Skip to main content
NIH Record - 75th Anniversary - National Institutes of Health

Less Than a Quarter of At-Risk Adolescent Boys Ever Get Tested for HIV

Less than one in four adolescent men who have sex with men (AMSM) ever get tested for HIV, research funded by NIMHD has reported. The study, led by Dr. Brian Mustanski of Northwestern University, appeared Feb. 11 in the journal Pediatrics

The researchers recruited 699 AMSM participants, ages 13-18 years, from an ongoing trial, called SMART, that is evaluating existing HIV prevention programs. Participants provided data on their age, race/ethnicity and place of residence. Researchers developed a questionnaire to assess their socioeconomic status and evaluate HIV transmission risk, communication with physicians and attitudes toward getting tested for HIV.

Almost half of the participants were Latino or black. Although most of the participants had a regular clinician, few had conversations with them about same-sex behavior, sexual orientation and HIV testing. The researchers also noted that older AMSM were more likely to report getting tested than their younger counterparts. Among several factors that encouraged AMSM to get tested for HIV, patient-clinician conversations were the most crucial. The researchers suggested some nonverbal ways to facilitate physician conversations, such as adaptations in the office environment to reflect inclusivity.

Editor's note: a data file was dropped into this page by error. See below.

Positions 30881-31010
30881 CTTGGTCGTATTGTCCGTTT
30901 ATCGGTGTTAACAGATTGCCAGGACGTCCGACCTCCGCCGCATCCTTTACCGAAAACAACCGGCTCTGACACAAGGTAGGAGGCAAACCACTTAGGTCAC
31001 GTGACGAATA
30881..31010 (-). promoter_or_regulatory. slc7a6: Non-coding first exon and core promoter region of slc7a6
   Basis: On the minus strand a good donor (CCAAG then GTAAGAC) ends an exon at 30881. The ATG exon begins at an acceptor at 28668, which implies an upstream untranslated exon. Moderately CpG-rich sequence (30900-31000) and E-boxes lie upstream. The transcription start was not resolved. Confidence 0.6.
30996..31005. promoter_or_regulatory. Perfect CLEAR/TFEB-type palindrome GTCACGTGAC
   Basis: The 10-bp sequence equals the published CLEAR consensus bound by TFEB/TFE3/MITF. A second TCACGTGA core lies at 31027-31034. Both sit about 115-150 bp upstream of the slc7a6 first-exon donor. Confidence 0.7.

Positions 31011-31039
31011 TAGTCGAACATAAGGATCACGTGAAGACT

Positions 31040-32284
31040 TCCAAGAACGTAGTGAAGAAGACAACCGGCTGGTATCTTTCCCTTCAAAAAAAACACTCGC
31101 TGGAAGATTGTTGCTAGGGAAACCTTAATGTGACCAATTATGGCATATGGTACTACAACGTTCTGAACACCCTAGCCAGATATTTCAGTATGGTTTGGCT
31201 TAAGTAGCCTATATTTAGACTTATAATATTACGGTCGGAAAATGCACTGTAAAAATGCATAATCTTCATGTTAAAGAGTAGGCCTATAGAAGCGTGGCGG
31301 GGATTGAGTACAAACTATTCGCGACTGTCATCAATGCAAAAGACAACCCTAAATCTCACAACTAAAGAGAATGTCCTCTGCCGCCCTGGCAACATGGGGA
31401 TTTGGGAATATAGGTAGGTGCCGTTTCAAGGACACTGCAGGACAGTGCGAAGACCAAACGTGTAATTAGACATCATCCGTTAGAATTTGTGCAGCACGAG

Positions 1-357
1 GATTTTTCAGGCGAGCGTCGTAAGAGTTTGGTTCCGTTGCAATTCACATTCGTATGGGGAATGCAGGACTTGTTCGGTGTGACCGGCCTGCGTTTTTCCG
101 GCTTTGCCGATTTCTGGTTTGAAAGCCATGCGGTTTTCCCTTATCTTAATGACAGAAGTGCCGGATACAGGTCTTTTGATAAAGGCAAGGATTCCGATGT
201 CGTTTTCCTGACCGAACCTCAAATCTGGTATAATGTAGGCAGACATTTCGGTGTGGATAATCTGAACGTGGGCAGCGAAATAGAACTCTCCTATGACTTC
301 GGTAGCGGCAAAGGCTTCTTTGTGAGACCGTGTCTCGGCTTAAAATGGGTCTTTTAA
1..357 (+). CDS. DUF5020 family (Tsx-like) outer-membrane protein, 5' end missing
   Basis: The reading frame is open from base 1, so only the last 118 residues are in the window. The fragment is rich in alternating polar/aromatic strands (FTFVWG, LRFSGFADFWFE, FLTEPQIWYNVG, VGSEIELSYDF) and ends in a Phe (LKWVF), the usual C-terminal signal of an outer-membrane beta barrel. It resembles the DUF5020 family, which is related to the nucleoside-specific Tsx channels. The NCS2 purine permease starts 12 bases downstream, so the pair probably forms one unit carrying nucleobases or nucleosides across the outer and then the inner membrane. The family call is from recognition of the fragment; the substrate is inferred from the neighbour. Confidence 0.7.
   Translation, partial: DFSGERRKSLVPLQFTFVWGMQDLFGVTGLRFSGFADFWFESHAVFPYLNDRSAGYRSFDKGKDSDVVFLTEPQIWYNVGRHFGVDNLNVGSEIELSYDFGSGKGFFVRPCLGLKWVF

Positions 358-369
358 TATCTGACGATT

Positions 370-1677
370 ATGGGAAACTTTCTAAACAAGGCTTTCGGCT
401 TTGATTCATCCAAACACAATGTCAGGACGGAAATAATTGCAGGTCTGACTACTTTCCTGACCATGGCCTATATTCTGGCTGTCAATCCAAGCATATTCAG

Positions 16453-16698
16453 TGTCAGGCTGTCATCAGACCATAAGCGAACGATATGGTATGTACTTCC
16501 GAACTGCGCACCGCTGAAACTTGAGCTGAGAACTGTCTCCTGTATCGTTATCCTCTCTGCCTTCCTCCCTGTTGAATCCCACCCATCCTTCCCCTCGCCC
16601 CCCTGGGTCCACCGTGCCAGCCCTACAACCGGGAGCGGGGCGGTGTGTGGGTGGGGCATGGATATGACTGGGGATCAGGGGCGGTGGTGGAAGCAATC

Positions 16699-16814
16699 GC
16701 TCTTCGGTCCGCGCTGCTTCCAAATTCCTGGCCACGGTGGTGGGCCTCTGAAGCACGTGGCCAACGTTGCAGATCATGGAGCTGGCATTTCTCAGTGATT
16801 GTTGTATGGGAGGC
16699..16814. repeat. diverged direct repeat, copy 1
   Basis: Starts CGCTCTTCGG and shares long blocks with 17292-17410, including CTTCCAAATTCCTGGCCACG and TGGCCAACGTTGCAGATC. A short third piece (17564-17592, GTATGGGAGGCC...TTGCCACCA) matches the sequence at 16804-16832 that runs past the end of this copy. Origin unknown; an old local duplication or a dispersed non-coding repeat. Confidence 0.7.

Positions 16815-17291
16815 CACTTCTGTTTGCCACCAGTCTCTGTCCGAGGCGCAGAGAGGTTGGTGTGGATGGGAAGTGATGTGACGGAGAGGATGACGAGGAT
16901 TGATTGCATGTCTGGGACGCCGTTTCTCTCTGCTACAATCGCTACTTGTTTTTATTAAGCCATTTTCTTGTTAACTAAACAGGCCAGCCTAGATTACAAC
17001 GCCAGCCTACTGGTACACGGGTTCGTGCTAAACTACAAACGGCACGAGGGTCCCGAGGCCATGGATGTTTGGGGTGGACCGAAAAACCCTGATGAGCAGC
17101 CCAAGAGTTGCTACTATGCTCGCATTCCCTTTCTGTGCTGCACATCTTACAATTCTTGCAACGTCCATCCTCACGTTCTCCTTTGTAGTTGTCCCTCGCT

HIV infection goes undiagnosed in 51.4 percent of HIV-positive 13- to 24-year-olds, and 4 out of 5 new infections in this age range occur in men who have sex with men. Sexual and gender minority teenagers have a disproportionate risk of acquiring HIV because they face certain structural barriers that prevent them from getting tested. Lack of knowledge about legally being able to consent for testing and the social stigma of being outed are some of the contributing factors. This study speaks to the urgency of the Department of Health and Human Services program Ending the HIV Epidemic: A Plan for America, which focuses on four strategies, including early diagnosis.

Back to Top